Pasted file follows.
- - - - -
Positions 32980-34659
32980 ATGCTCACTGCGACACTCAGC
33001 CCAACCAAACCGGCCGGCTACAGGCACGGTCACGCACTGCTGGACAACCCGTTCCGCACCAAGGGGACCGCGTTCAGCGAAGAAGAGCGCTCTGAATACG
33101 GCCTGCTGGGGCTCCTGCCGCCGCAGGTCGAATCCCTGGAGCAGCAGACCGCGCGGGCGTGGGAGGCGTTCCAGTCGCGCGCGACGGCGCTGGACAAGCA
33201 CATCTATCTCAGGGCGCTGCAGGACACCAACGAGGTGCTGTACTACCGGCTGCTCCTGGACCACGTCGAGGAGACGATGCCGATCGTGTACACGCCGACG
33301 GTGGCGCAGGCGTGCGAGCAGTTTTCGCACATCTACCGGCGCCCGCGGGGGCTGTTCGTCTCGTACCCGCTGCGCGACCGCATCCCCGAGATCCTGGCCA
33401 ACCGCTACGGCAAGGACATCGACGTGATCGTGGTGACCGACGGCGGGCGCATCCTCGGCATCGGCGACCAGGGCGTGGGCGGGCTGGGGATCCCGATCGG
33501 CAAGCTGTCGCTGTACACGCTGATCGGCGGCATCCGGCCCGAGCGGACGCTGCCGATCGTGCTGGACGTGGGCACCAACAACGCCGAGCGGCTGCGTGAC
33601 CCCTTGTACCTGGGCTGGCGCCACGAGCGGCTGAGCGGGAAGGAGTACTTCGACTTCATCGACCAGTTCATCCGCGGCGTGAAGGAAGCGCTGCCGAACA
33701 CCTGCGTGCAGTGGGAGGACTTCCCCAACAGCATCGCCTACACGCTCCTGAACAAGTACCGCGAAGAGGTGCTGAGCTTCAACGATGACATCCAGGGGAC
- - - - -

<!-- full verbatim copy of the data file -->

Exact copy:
Positions 32980-34659
32980 ATGCTCACTGCGACACTCAGC
33001 CCAACCAAACCGGCCGGCTACAGGCACGGTCACGCACTGCTGGACAACCCGTTCCGCACCAAGGGGACCGCGTTCAGCGAAGAAGAGCGCTCTGAATACG
33101 GCCTGCTGGGGCTCCTGCCGCCGCAGGTCGAATCCCTGGAGCAGCAGACCGCGCGGGCGTGGGAGGCGTTCCAGTCGCGCGCGACGGCGCTGGACAAGCA
33201 CATCTATCTCAGGGCGCTGCAGGACACCAACGAGGTGCTGTACTACCGGCTGCTCCTGGACCACGTCGAGGAGACGATGCCGATCGTGTACACGCCGACG
33301 GTGGCGCAGGCGTGCGAGCAGTTTTCGCACATCTACCGGCGCCCGCGGGGGCTGTTCGTCTCGTACCCGCTGCGCGACCGCATCCCCGAGATCCTGGCCA
33401 ACCGCTACGGCAAGGACATCGACGTGATCGTGGTGACCGACGGCGGGCGCATCCTCGGCATCGGCGACCAGGGCGTGGGCGGGCTGGGGATCCCGATCGG
33501 CAAGCTGTCGCTGTACACGCTGATCGGCGGCATCCGGCCCGAGCGGACGCTGCCGATCGTGCTGGACGTGGGCACCAACAACGCCGAGCGGCTGCGTGAC
33601 CCCTTGTACCTGGGCTGGCGCCACGAGCGGCTGAGCGGGAAGGAGTACTTCGACTTCATCGACCAGTTCATCCGCGGCGTGAAGGAAGCGCTGCCGAACA
33701 CCTGCGTGCAGTGGGAGGACTTCCCCAACAGCATCGCCTACACGCTCCTGAACAAGTACCGCGAAGAGGTGCTGAGCTTCAACGATGACATCCAGGGGAC